This album was released on August 21st this year. I should apologize now for taking so long with this review. The main reason I didn’t cover it when it dropped is because I was on a strict schedule and had a lot of other shit that I was prioritizing, mainly because I thought this album was gonna be a dud due to the track listing. The features had me really worried. The other reason is that I was super depressed, and covering a Nas album for whatever reason felt like a really daunting task. I’ve seen a lot of surprisingly positive reception for this album though, and I liked the first single I heard from it. I liked NASIR to an extent, and I really dug The Lost Tapes II. A lot of people call those albums trash, so if they’re saying this shit is dope then I think I’m gonna love it. Every track is produced by Hit-Boy.
As always, I’ll write about the songs I liked before covering the tracks I won’t be returning to. The album begins with the title track, which features co-production from Corbett, Pat Junior, J. Pelham & Cyanca. The production on this track is really gorgeous. The song didn’t really blow me away on my first listen, but when I returned to it and paid more attention to the more technical aspects of Nas’ verse I became a lot more impressed.
Family gossiping, pocket watching him
Jealousy keeps blossoming, ain't let it box me in
'Cause you are not a king if you can't come out a thing
That you got yourself in, claiming nobody helping
The stupidest part of Africa produced Blacks that started algebra
Proof, facts, imagine if you knew that as a child, bruh
Nostalgia, how I remembеr things
Remember crowns, remember kings
They want your reign to cease
The actual content of the lyrics isn’t particularly interesting to me, but Nas’ flow and rhymes here are nice. I will say that I was definitely more impressed by the production here, which usually isn’t the case. Nas still did a really nice job here though. The song is dope as hell in my opinion. It’s followed by another highlight entitled Blue Benz. Once again, the production here is phenomenal. Just like with the opening track, it took me a few listens to fully appreciate Nas’ rapping here. I love how relatively aggressive his flow is on the first verse. I mean, it’s nowhere near as fiery as that of Life Is Good, but it’s still really dope.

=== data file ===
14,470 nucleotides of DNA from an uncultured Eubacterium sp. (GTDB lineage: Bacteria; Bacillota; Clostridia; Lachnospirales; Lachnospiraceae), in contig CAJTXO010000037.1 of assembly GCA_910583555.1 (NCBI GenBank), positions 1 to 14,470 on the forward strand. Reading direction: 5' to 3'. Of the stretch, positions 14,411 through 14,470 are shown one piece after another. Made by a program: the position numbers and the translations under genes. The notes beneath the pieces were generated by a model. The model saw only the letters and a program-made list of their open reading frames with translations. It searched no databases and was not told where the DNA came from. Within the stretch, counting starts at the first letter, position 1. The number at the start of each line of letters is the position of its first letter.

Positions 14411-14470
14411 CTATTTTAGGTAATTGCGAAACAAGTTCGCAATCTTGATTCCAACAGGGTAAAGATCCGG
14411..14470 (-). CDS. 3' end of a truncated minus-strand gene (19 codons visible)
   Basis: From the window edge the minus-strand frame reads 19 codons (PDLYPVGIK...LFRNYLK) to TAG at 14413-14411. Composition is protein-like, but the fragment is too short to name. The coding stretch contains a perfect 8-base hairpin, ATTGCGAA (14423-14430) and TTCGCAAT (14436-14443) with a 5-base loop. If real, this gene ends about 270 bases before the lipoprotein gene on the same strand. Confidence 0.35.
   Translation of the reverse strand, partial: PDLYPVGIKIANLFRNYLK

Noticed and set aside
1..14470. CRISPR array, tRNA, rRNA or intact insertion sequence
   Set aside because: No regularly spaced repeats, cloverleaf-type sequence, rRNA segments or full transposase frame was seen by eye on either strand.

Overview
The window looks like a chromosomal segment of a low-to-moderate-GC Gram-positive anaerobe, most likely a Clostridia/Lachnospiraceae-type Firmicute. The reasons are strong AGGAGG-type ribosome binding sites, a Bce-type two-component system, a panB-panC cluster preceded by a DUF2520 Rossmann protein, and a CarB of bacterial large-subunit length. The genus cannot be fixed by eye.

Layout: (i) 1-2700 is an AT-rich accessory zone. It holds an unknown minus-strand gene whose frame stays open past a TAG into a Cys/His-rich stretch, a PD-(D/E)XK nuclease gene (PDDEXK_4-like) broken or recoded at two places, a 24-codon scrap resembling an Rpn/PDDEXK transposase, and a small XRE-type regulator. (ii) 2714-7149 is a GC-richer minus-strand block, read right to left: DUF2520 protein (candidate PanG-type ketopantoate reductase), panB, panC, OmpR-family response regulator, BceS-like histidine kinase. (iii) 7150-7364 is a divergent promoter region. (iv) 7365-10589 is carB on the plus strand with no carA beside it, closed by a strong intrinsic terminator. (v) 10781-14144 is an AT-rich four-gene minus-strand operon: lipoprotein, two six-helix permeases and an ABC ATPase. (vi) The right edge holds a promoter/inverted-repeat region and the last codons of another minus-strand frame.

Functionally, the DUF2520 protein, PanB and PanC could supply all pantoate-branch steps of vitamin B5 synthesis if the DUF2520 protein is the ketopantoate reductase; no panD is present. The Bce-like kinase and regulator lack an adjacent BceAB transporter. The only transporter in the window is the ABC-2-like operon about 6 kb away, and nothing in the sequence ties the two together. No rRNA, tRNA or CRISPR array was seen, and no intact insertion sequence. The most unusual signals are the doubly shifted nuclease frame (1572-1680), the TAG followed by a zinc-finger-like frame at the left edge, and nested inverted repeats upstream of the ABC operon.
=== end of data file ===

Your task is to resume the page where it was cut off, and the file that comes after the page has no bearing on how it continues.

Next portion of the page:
Razor cutter, nineties, eighties lover, raised in gutters
Raised above it, they made it up out the hood subject, I made you love it
Crazy, I knew this chick, she had a blue Benz
A Jersey penthouse, she used to pimp girls that would turn rich men out
Her coke habits was so savage
She hear voices and see ghosts on the average
Of her stepdad, he raised her from a carriage
She was twelve when he passed, she's been in hell since that
Her grandma raised her, I met her in Kingston, Jamaica
Where veteran kingpins bought acres, rest in peace Louie Rankin
Original Don Dada
I really like how this song is structured; Nas is pretty much just rapping the whole time apart from a quick break between the two verses. I will say that the ending feels a little abrupt, but that’s of course just a nitpick. I think the song is dope as hell. It’s followed by yet another highlight entitled Car #85. I really love how dreamy, yet rosy the production here sounds. The background vocals from Charlie Wilson were a nice touch that just adds to the auspicious tone of the track. The rapping from Nas is really great too. Again, the content isn’t really that interesting to me, but his rhymes are on point.
They called me "Babyface" in '88
On 40th and Broadway they made me stay and wait
Cab service, car eighty-five
Ten minutes, they back in the car
Not safe to drive, narcos are lookin'
No secret compartments in the ride, so keep pushin'
We get stopped, hide it between the seat cushion
Either that, or just tuck it inside your boot
Don't throw it out the window yet, son, that's all our loot